Using the classic example, "promise your first born child". Let's say I entered into a contract with another party (individual or group) and the contract states that I offer a service or product in exchange for another service or product (money probably). There is a clause in the contract that states if the other part is unable to fulfill his/her/their end of the contract, then the other party must give me their first born child. Will this contract hold up in a court of law in the United States? This is assuming the other party was willing and able to enter into this contract with me.
While not precisely on topic (the other three answers, when taken together, are correct), your question reminded me of something I see every time I go to pay for an order with a credit or debit card at my local Safeway grocery store.
Once the charges are totaled up for you purchase, it is sent to a touchscreen with a stylus for you to choose your payment options and sign authorizing the charges with the stylus on the touchscreen.
On the screen that allows you to select your payment option, in addition to credit and debit, there is a touchscreen button that looks like this:
I initially assumed that this was the "pay for your groceries with your first-born child" option, which had apparently become a common payment plan for their customers (Safeway is the most expensive of the several general purpose grocery stores in my area), and began asking myself your question.
Later, I learned this icon represents a payment made via the Women, Infants and Children (WIC) benefits program, with the icon featuring a woman, her infant and her child, which now has an electronic payment option. The inference I made initially still seems reasonable to me in light of the icon, however, perhaps because I have read too many of Rachael Caine's Morganville Vampires books, in which such payment plans are common.
Your title assumes something not in evidence: that there are laws forbidding a person giving a child to another person, who would become their guardian. It is likely that such a contract would be unenforceable as unconscionable, see this as well. Courts dislike ordering specific performance. Name Drop has yet to sue users to enforce the first-born provision of their TOS.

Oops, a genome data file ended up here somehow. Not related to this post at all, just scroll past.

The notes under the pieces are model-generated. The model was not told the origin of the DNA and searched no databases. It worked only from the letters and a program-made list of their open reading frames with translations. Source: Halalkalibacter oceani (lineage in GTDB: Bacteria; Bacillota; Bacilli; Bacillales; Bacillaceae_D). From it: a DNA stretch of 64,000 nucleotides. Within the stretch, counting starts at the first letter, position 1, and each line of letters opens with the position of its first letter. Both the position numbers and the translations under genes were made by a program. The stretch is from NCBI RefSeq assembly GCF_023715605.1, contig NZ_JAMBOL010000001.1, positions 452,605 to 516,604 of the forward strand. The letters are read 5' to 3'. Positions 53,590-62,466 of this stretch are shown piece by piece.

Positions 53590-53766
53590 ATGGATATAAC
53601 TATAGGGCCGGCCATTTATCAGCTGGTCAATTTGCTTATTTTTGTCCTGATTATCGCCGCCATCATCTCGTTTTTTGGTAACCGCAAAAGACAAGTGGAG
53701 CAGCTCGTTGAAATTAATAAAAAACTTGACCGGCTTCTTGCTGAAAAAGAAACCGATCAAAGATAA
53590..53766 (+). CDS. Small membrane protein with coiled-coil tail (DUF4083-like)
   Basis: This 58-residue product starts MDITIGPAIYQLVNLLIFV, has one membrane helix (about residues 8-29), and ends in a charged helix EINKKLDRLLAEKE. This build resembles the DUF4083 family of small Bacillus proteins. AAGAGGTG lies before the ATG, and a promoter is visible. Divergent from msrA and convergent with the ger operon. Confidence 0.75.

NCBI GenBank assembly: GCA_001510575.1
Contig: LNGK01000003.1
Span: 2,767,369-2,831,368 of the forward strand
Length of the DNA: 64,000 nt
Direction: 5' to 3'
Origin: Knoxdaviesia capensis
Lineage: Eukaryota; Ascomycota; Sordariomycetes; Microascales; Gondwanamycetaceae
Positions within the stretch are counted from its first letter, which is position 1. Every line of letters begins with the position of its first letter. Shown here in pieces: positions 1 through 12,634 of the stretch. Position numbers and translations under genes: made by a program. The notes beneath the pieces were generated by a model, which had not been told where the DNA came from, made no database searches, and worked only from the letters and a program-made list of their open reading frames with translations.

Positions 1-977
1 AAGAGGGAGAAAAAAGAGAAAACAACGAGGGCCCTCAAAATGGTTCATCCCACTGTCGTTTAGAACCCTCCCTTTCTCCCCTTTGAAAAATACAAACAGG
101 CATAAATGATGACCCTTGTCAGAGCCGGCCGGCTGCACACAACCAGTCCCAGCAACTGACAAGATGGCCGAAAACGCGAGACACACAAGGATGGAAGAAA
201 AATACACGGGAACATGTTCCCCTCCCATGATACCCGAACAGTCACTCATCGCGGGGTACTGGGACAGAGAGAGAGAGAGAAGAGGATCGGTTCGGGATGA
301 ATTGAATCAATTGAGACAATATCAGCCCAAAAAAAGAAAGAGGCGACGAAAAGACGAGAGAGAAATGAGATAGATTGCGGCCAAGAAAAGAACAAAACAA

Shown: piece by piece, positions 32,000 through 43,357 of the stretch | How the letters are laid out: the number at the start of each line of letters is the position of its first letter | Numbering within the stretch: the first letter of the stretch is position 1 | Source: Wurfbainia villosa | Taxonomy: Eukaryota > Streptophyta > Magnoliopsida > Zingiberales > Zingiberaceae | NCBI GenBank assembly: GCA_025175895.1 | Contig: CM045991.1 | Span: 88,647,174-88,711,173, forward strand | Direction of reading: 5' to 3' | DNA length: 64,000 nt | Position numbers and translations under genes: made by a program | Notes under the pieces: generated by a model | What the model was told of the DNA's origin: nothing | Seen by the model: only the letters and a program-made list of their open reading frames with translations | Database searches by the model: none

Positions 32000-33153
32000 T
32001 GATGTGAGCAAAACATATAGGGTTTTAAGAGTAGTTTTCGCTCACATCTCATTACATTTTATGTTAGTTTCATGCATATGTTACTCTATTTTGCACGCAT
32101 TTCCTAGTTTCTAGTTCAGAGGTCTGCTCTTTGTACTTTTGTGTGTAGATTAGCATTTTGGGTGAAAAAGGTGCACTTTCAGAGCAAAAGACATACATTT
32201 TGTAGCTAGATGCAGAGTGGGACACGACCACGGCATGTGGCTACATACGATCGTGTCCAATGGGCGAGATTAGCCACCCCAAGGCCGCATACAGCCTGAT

Answering your question, but disregarding your example, the answer is: YES, contracts can supersede the law.
There are two ways:
First, parties to a contract enjoy usually the freedom to contract. They are free to agree on their own terms. The agreement may deviate from the rule the law would impose, if there would be no such agreement. For example, a law may provide for a rule where the buyer under a sales contract bears the risk that the property is destroyed on its way from seller to buyer. The parties to the specific sale contract may agree otherwise. This freedom may not exist where the law is mandatory. Whether a law is mandatory may not be obvious. Where there is a penal provision that establishes criminal liability for any contravention of the civil law, however, this would be a clear case.
Secondly, the freedom to contract often encompasses to choose the law applicable to the contract. For example, the parties - both resident in South Africa - may agree on that a sale contract is governed by French law. Where seller subsequently sues buyer for damages arising under said contract, the court seised would first ask whether this choice was valid. If so, French law applies. Where the case, for example, was brought in the US and the court has jurisdiction, the court would have to apply French law. Regardless whether this would contravene a mandatory US (state) law, c.f. s.186(2) Restatement 2nd Conflict of laws. The foreign law is nonetheless not applied where it would be against a fundamental policy or public order of the law of the forum, here the US (state).